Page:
By Carol Bolden

“Experience our beautiful, safe Christian campus” touts one Adventist school in another conference. It’s a beguiling picture, but safety in school is not a given for anyone these days. “Violence . . . [can] strike at any minute,” says Genevieve LeFranc in her 2013 article, “Social Unrest is Here to Stay.” That violence extends to schools where shootings are occurring almost daily. One school massacre inspires another, which inspires another, ad infinitum.

It would be a mistake to think that Seventh-day Adventist schools will never be affected, when, in fact, they have been, as in the murder by a student of the principal at a Seventh-day Adventist school in Tennessee.*

What are Rocky Mountain Conference schools doing to protect our children?

Through talking to several RMC schools in Wyoming and Colorado, including a four-year academy, a junior academy, and a grade school, I discovered what is being done in the name of safety and found a variety of readiness levels.

Out of the three schools, two have a safety point person and a safety committee. All hold monthly drills for fires and tornados, while two also practice what to do in case of an intruder.

To keep strangers out of its buildings, Mile High Academy (MHA) keeps its doors locked during school hours and monitors common entrances by camera. All visitors are checked in at the office and are required to wear a visitor badge. Staff members stop and question anyone they don’t know who isn’t wearing a badge. Using the Raptor Visitor Management System, which screens everyone who enters the building against a registered sex offender database for all 50 states, MHA screens visitors and maintains accurate records.

Vista Ridge Academy has front-entry cameras and is addressing other areas that might need cameras. Outdoor activity on and around the campus is monitored by camera, giving the school the opportunity to ward off problems. Visitors must sign in when entering the building.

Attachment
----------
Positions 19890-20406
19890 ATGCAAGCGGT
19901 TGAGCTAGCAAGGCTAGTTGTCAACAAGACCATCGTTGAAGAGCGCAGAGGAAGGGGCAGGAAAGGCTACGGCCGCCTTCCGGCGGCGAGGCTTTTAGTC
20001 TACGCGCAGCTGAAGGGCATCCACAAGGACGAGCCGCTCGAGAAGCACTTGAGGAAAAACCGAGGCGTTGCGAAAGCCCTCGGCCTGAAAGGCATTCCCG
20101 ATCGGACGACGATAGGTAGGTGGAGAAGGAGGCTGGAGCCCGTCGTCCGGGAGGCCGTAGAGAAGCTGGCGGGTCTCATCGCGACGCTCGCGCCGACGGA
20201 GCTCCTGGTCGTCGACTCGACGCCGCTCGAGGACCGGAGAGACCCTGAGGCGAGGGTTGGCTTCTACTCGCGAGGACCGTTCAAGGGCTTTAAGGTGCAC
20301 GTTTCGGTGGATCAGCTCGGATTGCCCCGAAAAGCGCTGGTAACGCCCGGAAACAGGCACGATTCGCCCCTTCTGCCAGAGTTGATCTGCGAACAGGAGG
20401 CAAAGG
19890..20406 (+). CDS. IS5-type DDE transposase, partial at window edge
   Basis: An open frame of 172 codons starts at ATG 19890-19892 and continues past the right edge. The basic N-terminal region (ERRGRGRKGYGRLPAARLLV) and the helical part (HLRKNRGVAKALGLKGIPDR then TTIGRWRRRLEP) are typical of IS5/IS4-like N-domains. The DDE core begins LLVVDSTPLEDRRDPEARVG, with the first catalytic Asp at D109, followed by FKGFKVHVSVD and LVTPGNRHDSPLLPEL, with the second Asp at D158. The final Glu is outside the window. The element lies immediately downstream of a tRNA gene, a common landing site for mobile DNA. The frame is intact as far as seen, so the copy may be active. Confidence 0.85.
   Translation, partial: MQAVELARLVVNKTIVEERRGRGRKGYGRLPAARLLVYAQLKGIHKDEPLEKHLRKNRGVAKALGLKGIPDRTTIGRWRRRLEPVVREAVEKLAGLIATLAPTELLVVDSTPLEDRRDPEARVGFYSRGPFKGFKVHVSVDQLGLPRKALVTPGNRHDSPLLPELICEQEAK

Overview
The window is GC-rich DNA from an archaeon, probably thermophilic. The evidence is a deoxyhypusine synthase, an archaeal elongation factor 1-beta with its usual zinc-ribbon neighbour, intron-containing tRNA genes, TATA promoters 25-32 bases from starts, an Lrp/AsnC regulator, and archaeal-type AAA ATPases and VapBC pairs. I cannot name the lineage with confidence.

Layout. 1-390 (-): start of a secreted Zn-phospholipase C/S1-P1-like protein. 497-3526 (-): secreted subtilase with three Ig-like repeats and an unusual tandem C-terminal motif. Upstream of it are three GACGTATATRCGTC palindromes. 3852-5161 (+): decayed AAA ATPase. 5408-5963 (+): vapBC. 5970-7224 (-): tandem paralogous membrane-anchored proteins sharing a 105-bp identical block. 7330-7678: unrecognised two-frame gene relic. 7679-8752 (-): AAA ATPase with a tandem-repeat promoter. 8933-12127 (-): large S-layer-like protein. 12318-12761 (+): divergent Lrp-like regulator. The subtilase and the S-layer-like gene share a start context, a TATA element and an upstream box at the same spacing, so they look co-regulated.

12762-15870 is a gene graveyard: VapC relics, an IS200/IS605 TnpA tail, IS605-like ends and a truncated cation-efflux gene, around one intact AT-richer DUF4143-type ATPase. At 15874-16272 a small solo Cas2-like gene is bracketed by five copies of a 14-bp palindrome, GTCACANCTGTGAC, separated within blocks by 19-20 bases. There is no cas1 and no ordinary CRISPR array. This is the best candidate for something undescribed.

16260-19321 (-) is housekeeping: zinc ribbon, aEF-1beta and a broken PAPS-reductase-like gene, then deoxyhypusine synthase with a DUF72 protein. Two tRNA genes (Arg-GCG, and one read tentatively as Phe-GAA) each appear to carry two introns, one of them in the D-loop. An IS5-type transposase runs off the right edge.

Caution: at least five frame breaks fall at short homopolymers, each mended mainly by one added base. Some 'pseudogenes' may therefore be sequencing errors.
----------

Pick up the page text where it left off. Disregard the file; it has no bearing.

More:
In a small, two-teacher school like Mountain Road Christian Academy in Casper, Wyoming, having a committee made up of school staff is not feasible, but awareness and training do take place. For instance, the school doors are locked during the day and students are taught not to open them for anyone they don’t know.

In the midst of this preparation and practice, it’s important to help the students feel safe. This is what these schools are doing to insure that feeling of security:

Vista Ridge Academy keeps outside doors and class- room doors locked during the school day. Principal Sandy Hodgson is at the front entrance as students arrive in the morning, giving them a sense of security, knowing that someone is in charge and watching out for them. This scene is repeated at the end of the day when Hodgson calls students as their rides arrive. Teachers also stay with their students until they are picked up or sent to extended care. There is little opportunity for anything unusual to happen.

Mile High Academy reviews safety guidelines at the beginning of each school year and schedules regular drills for practice. These guidelines are reviewed whenever there is occasion for a lock-out. Posters around the school remind students of these guidelines and staff talk to students about the Safe2Tell program which provides the opportunity for students to anonymously report threats.